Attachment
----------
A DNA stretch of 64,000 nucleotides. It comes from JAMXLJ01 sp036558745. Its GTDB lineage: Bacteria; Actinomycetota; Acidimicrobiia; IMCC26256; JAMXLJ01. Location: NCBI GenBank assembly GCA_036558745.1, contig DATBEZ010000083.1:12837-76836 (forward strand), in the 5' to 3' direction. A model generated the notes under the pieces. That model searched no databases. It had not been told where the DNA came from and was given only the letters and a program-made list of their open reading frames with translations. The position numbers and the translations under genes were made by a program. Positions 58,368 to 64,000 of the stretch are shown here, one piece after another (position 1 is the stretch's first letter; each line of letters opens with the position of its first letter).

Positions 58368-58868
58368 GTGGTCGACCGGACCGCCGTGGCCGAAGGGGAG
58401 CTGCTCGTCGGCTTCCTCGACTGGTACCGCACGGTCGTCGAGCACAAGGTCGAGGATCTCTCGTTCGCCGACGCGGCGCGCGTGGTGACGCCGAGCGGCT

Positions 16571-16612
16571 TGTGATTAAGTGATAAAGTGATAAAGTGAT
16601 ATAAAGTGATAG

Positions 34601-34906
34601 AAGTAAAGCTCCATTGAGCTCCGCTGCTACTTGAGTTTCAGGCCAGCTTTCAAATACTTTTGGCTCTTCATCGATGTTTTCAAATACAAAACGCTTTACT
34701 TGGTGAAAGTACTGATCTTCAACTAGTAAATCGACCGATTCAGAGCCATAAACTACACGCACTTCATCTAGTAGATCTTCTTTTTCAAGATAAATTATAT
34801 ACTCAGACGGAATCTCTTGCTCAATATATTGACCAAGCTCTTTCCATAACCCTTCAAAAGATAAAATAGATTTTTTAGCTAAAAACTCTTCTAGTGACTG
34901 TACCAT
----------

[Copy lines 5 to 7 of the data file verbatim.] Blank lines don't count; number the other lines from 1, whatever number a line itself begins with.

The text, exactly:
Positions 16571-16612
16571 TGTGATTAAGTGATAAAGTGATAAAGTGAT
16601 ATAAAGTGATAG